MonthOctober 2013

Just Show Up

Awhile back, I thought I was going to write a post about getting out of a design rut, but I just couldn’t quite write it. I did lots of research and found some great ideas. The one that probably works most often for me, like in this instance, is “just show up.”

It’s true. If you show up and get started, projects will get done, even if it is a painful process. Sometimes, you just have to power through.

In this case, I needed to make a flyer for our Halloween event, A Night at the Museum. I just couldn’t come up with anything attention getting. I laid out the type pretty much like you see here, but the rest was flat. I decided to sleep on it and see if any great ideas came to me the next day. Nope, only one last desperate attempt by adding some dark clouds. And they helped add some depth and set the mood. I sent it out with a plea for suggestions or other ideas. Bats, those were the only suggestion. And now here it is. Not too bad.

WSM-a-night-at-the-museum-flyer-2013

Now, I’m not saying this is the most fabulous design for this flyer, but it was an improvement from what was previously done. And, those putting on the event were pleased. That’s a win in my book.

My designer takeaway: Keep showing up.

Fundraising Packets

Within the last few months, I’ve put together two fundraising packets for work. The first was for a visitor center in one of our state parks. The second was for an exhibit by our arts council to go in our state museum.

I worked for the Iowa State University Foundation right out of college, and I learned some interesting things about design for fundraising.

    – One of the most important design considerations is that the people with the money and willingness to give are often older. This means the font size needs to be 12 pt. (Of course, this is just a good rule in general.)
    – If your piece looks too fancy, it’s hard to see that there is a need for funding. One of the ways we avoided this was to always use uncoated paper. The funny thing about this is that sometimes the uncoated paper was more expensive.
    – While it shouldn’t look to fancy, it needs to look well thought out and legitimate (and be well written).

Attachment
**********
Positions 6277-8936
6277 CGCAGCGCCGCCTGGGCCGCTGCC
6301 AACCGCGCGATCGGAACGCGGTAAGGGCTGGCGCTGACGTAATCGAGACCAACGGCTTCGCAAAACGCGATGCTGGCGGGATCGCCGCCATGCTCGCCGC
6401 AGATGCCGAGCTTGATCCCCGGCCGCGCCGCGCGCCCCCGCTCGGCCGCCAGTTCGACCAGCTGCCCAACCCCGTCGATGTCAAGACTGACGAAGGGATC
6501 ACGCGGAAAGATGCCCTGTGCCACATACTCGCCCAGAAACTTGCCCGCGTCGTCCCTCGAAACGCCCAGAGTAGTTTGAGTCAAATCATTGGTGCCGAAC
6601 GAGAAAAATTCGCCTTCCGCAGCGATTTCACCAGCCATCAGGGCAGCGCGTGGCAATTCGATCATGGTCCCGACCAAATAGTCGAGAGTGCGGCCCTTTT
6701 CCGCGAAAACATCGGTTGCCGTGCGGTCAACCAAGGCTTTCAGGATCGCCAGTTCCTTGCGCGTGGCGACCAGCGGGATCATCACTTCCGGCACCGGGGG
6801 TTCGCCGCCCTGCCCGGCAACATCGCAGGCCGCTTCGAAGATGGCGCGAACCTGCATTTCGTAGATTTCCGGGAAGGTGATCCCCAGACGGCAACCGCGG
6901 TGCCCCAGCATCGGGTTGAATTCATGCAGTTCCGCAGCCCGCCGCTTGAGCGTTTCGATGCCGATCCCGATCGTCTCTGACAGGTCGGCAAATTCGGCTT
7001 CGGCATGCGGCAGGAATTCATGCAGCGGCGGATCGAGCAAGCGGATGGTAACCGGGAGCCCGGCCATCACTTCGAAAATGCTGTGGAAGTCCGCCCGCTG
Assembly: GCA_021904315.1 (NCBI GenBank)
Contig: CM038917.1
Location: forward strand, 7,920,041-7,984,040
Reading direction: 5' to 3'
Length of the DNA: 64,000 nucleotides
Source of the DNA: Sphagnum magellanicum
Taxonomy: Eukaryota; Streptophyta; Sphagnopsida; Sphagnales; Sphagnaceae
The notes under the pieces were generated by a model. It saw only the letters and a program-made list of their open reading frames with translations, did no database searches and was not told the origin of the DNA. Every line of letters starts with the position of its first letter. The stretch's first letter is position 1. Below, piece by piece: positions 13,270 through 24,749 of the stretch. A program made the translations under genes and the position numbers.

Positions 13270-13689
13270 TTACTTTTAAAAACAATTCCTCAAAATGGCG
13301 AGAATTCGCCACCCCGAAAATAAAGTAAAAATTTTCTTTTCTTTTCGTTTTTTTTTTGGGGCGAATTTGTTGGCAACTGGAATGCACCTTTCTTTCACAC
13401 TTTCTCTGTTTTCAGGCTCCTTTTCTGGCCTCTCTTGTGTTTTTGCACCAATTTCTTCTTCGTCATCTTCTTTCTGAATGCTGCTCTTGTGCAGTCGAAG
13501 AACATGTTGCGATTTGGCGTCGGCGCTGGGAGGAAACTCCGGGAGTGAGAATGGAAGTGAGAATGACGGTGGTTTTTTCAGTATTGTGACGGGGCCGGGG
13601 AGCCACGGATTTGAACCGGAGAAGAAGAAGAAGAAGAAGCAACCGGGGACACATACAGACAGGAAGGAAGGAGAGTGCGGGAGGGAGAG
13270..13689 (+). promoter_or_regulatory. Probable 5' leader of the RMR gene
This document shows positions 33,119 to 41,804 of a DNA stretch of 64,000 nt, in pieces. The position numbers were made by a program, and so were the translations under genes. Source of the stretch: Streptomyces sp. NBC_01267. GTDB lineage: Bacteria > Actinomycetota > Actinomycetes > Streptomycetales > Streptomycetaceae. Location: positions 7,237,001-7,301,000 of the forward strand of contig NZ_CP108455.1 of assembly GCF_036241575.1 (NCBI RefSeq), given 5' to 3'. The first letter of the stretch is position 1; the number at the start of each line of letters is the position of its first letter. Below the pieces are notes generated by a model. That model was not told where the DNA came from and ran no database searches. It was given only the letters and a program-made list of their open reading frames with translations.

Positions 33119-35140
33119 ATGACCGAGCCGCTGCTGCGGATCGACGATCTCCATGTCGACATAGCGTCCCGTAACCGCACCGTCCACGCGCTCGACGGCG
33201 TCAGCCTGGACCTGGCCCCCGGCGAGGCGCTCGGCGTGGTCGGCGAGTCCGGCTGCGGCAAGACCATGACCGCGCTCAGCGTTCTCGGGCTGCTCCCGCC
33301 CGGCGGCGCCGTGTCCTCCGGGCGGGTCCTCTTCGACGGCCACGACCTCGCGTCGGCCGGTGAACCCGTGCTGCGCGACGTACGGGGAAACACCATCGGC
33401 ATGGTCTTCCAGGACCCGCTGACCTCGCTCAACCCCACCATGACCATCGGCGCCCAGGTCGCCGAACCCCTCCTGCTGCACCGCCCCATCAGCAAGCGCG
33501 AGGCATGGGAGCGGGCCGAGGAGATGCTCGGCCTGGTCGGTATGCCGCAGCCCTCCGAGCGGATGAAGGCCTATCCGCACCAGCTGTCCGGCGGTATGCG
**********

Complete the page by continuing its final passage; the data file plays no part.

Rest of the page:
– Personalize when you can.


That said, here are two examples from outside a fundraising foundation. The park piece had private funding (and a private ask) to accompany the expensive envelopes.

The museum exhibit matched the graphics developed by the exhibit designers (not my design, I just repurposed them for this use). You can see how each is it’s own little self-contained packet. Because only a few of these were produced, I made them all in house, hand trimming each page.

My designer takeaway: Build on what you’ve learned.

A Colorful Welcome

During some summertime Pinterest perusing, I came to an article about how welcoming a colorful front door makes a home. (I’d share it, but I didn’t pin it. Bummer.) It had lots of great photos with vividly colored front doors — yellow, green, reds and more. I loved it. I thought, “That is simple enough that I could handle that.” (There were also articles on how-to paint it, which I checked out.) Plus, we had a relatively new fiberglass front door that had only white primer from the factory and had been sitting neglected in need of a coat of paint. Originally, that was going to be a coat of white paint, but no more!

And since I like to offer my opinions to my family members, I told my mom that I thought we should paint her front door a color (It was white like the rest of her house.).

I hit the paint aisle and grabbed charcoal, chocolate browns, navy blues and whites. My parents picked a chocolate brown, and I talked my hubby into a blue for ours. I got the paint in August, and we set to work on my parents’ door. We loved it!

I thought I would complete ours in late August or September. Instead, our weeks were filled with lots of visits from family and friends (who can complain about that right?). So, I finally got to it and painted our front door. With the first coat of paint, I panicked. It looked like a country blue to me. It’s much better with the second coat. I do think it’s welcoming, and a nice touch to our very beige exterior.

My designer takeaway: The punch of color helps denote the front door as the focal point on the house, which is probably what makes it feel more welcoming.

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